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NOT ALL JOBS ARE SUITABLE FOR FAT PEOPLE: EXPERIMENTAL EVIDENCE OF A LINK BETWEEN BEING FAT AND “OUT-OF-SIGHT” JOBS

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Abstract:

Previous research has shown the presence of antifat bias and discrimination towards fat persons in occupational settings. The main goal of this study was to investigate whether people spontaneously associate being fat with specific types of jobs. In particular, the existence of a strong mental association between obesity and job positions that do not require interpersonal contact was hypothesized. Participants were administered a computerized task called the Implicit Association Test (IAT; Greenwald, McGhee, & Schwartz, 1998) aimed at assessing the strength of the association among concepts. As expected, results demonstrated that the category “fat person” was indeed more easily paired with low-contact jobs than with jobs requiring extensive interpersonal contact. In addition, media exposure and personal body weight were found to moderate the effect. In short, the study showed that fat persons are selectively associated in the mind with different job positions, and indications about potential moderating factors are provided.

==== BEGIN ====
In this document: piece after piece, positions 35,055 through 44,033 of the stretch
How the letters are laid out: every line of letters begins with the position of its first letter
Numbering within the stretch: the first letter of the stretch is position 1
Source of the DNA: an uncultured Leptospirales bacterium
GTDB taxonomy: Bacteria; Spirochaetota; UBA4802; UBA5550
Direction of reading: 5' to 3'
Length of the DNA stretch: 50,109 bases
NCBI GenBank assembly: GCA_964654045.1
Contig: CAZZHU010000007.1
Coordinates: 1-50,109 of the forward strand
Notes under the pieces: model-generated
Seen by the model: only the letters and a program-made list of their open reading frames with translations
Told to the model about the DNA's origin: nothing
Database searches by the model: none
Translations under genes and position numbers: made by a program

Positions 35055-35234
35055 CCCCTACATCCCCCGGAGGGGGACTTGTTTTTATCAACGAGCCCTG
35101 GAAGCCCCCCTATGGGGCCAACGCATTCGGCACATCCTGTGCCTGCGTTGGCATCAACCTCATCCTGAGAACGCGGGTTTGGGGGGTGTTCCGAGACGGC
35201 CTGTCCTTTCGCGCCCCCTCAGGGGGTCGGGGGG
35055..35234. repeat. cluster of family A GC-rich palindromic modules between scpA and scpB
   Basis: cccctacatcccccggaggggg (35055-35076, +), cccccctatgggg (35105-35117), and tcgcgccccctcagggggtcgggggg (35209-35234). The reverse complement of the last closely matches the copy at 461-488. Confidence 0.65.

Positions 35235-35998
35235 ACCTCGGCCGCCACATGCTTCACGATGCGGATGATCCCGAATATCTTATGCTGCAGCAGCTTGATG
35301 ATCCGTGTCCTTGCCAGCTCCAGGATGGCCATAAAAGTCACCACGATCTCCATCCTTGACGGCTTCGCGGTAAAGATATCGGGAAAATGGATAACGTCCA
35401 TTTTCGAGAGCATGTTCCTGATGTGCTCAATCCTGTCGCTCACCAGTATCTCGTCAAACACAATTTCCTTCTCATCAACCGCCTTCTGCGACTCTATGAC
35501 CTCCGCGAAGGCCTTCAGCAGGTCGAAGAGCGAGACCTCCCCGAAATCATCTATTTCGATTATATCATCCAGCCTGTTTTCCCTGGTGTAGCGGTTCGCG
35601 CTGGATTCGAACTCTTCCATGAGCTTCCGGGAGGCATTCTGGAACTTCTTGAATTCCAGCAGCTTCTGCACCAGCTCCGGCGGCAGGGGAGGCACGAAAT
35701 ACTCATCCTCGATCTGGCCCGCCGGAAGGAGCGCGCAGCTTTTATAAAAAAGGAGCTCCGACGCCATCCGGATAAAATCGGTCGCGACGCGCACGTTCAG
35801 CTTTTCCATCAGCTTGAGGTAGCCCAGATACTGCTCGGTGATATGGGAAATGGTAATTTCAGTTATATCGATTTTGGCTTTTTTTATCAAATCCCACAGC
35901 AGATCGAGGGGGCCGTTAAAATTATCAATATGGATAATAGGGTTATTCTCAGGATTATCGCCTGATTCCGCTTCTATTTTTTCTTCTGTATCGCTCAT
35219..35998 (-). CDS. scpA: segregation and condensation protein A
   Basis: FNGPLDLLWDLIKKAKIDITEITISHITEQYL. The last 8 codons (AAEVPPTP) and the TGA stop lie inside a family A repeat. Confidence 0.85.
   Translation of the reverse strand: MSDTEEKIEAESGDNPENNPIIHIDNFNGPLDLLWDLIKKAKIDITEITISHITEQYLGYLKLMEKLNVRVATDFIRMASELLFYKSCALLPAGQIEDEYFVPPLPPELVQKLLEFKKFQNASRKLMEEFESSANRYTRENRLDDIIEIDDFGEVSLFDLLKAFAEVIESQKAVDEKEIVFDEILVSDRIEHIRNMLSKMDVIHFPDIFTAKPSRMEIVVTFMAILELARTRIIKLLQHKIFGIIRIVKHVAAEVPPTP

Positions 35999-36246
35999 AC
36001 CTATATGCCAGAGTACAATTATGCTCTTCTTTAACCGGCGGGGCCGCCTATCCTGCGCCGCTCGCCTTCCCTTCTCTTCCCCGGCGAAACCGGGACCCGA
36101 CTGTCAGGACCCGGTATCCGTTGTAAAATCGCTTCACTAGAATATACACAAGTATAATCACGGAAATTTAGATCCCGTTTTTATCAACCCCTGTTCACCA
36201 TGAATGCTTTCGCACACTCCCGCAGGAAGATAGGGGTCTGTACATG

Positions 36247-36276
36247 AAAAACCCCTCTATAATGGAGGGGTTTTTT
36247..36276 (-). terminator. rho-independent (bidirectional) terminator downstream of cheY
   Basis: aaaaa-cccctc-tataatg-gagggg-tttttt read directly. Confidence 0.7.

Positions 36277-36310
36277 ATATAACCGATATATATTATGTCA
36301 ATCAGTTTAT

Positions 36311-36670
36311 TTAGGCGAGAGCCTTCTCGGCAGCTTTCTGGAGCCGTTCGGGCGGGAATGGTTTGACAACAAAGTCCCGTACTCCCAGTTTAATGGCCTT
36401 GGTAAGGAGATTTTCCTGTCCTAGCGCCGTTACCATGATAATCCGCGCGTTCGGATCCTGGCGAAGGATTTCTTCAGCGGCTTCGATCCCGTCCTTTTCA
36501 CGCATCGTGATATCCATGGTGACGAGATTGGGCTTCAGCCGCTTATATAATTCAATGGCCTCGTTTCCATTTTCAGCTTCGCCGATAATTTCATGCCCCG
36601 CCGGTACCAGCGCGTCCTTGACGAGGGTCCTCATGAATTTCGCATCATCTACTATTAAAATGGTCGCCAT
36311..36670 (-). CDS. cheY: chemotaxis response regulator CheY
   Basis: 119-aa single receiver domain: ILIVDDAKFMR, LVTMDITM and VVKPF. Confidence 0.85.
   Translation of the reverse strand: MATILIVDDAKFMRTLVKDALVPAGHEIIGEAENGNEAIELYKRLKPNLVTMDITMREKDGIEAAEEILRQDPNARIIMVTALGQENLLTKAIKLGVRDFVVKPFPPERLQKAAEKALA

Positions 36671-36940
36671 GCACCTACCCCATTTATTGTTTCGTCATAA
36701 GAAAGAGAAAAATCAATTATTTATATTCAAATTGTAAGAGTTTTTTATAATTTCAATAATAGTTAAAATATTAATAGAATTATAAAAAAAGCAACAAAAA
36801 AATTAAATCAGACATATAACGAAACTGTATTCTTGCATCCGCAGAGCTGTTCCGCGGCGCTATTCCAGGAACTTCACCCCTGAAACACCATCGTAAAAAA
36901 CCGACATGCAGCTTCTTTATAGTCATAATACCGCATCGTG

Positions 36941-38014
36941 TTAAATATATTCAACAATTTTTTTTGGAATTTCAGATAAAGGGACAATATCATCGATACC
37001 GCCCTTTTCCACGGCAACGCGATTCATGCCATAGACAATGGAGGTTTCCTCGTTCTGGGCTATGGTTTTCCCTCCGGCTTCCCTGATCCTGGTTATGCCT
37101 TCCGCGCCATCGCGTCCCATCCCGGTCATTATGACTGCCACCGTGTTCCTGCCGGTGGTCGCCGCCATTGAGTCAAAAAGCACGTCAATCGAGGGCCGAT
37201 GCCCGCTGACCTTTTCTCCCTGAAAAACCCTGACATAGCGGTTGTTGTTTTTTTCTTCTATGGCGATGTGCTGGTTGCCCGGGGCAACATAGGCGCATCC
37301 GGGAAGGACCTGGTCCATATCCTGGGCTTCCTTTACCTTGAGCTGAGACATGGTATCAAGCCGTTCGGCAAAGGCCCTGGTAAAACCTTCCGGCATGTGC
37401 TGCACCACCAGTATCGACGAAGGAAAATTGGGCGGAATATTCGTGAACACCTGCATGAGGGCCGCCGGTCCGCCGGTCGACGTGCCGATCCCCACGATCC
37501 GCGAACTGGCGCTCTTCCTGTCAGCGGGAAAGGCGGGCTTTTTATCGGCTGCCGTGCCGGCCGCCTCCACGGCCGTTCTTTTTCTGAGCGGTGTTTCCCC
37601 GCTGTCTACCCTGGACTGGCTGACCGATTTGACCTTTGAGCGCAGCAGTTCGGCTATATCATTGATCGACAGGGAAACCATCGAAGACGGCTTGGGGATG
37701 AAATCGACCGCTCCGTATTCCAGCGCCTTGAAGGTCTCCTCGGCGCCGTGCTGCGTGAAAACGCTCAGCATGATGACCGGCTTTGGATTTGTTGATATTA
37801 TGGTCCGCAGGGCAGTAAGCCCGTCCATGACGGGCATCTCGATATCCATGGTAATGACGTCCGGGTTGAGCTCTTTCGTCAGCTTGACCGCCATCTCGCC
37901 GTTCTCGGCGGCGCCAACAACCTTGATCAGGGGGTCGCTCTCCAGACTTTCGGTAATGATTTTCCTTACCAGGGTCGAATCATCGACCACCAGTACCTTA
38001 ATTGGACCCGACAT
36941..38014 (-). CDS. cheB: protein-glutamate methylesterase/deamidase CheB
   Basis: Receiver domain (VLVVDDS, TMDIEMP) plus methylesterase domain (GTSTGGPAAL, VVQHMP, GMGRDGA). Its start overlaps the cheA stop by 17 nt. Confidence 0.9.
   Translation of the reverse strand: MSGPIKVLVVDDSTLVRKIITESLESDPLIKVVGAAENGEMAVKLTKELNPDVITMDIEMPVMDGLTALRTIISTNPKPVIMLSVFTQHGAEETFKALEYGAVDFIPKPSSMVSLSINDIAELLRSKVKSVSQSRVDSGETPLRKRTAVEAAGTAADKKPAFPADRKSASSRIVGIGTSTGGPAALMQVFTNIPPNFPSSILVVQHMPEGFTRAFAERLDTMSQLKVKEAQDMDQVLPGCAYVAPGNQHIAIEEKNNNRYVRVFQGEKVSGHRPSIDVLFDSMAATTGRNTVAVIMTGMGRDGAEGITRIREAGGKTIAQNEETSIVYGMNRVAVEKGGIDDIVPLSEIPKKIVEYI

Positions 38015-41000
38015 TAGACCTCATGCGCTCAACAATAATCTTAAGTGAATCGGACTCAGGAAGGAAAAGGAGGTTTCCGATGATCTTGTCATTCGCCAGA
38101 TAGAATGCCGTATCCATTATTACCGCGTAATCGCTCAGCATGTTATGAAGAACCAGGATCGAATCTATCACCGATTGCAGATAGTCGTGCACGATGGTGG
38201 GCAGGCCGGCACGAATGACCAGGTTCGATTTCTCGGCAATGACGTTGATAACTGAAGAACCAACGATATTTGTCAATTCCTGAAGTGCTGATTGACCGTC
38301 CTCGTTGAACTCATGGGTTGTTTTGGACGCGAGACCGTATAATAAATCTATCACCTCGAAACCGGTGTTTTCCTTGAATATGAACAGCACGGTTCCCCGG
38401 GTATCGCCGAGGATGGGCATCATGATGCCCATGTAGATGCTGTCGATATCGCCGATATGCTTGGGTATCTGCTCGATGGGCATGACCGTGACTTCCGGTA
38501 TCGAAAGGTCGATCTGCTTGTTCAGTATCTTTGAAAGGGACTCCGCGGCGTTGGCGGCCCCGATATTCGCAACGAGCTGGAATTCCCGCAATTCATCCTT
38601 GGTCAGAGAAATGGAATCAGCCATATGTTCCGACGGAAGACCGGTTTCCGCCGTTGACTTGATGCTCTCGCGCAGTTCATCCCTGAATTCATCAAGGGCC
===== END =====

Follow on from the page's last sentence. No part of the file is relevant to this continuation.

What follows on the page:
Document Type: Research Article

DOI: https://doi.org/10.2224/sbp.2006.34.4.389

Publication date: 2006-01-01

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